BoJ likely to look through widespread price jumps
The Bank of Japan left monetary policy unchanged at today’s meeting, maintaining current short- and long-term interest rates as we anticipated. The BoJ’s new strategy of offering daily, unlimited fixed-rate JGB purchases has been defending the +/-0.25% range for 10yr JGB, with lower purchases than previously.
The BoJ’s quarterly Outlook Report revised up the median CPI forecast to 2.3% from 1.9% for FY2022, but estimates for FY2023 at 1.4% and FY2024 at 1.3% remain short of the BoJ’s 2% target.
What you will learn:
- We share the BoJ’s view that the ongoing price increase is a one-off event driven by a sharp rise in input costs. We don’t forecast sustained inflation without support from demand, which is unlikely amid stagnant wages.
- Despite the modest overall rate, inflation is unprecedentedly widespread – particularly price rises for daily necessities. This, alongside yen weakening, was a major issue at the upper house election on July 10, although the ruling parties secured a comfortable majority.
- We still see no incentive for both the Kishida administration and the BoJ to change the current low interest rate policy through the Yield Curve Control framework. The death of former Prime Minister Shinzo Abe is unlikely to change the overall macroeconomic framework in the near future.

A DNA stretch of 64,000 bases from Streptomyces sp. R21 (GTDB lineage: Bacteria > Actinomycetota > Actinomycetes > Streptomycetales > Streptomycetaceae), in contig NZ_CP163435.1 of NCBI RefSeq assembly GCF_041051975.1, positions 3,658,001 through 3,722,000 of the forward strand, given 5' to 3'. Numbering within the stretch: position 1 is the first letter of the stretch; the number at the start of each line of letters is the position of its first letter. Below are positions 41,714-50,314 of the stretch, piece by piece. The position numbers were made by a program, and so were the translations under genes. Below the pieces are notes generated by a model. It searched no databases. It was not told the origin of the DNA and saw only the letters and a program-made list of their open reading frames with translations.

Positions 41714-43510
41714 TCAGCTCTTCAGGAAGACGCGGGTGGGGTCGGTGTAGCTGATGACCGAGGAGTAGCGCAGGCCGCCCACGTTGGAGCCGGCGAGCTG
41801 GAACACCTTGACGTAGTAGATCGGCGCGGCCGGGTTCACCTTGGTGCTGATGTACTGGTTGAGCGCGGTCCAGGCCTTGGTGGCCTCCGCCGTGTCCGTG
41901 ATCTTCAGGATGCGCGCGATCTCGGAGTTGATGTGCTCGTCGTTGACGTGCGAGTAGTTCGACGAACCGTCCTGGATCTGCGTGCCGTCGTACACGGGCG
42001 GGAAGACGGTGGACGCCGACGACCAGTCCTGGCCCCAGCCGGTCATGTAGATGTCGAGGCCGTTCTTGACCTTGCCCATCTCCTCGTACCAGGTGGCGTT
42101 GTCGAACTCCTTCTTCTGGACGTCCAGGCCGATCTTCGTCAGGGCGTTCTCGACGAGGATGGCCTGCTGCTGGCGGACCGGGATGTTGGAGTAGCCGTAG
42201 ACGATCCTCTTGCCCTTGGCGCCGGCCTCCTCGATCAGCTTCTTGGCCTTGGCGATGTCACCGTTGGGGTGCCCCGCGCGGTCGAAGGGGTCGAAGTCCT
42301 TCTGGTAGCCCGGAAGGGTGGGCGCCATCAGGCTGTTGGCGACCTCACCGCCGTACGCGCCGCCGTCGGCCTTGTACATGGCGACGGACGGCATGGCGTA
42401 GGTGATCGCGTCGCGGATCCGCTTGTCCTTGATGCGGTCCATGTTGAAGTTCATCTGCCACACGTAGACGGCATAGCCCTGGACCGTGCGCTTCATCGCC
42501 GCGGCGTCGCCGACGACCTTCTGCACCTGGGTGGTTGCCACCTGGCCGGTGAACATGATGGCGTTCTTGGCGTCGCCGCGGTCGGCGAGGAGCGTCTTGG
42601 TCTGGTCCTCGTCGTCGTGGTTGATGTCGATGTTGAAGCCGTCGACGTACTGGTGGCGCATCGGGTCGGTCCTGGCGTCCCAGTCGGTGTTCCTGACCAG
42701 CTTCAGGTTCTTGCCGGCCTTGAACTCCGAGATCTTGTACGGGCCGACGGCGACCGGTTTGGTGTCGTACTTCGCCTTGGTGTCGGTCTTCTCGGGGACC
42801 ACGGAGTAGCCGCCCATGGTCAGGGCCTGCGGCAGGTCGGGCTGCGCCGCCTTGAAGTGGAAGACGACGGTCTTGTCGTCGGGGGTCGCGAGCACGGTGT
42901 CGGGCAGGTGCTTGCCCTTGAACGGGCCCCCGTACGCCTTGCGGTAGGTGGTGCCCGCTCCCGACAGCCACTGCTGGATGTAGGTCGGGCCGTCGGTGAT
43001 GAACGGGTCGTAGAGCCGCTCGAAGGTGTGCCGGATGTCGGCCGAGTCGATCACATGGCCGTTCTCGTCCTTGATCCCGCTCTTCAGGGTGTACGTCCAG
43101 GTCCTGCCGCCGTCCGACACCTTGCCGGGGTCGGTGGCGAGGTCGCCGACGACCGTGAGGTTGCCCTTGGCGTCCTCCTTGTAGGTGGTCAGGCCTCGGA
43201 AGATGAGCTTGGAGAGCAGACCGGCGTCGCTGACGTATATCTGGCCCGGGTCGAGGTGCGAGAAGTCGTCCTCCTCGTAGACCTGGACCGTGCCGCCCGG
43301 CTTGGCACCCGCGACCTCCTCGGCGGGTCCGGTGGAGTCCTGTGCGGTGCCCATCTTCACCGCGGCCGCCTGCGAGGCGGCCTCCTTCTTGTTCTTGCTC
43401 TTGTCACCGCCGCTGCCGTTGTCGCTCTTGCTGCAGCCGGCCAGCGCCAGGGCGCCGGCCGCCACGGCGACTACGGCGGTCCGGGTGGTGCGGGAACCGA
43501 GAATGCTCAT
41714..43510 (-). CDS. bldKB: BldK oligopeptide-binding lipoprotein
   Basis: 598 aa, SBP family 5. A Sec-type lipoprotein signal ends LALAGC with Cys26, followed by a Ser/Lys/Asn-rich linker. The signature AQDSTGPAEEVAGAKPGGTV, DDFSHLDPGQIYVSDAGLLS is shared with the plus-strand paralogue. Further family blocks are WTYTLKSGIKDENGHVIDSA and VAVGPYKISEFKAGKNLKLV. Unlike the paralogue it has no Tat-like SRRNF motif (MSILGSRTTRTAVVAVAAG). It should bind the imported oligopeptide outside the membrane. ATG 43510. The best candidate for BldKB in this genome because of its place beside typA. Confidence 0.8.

Japan: Ueda pushes back timeline for policy adjustment
The Bank of Japan (BoJ) left monetary policy unchanged at its first meeting under Governor Kazuo Ueda. Lower global yields and the BoJ's recent measures to kerb short-selling have reduced pressure on the 10-year JGB, giving Ueda breathing room to review easing measures.Find Out More
Japan: The impact of structural labour shortages on inflation
We have revised up our long-term wage and inflation projections based on a larger impact from structural labour shortages due to adverse demographic trends. Even after raising our wage growth assumptions by 0.5ppts on average over 2024-2030, however, we still forecast inflation only reaching 1.4% in 2030 – well short of the 2% target.Find Out More
China travel recovery: Timings are clear, but magnitude remains uncertain for 2023
The late December announcement of China’s intention to re-open its borders for travel took the international community by surprise, with little time to prepare. Border re-opening fell just before Lunar New Year, which proved to be significantly stronger than the last with domestic travel reportedly at 89% of 2019 levels and an initial surge in both inbound and outbound visits, albeit to levels well below those in 2019.Find Out More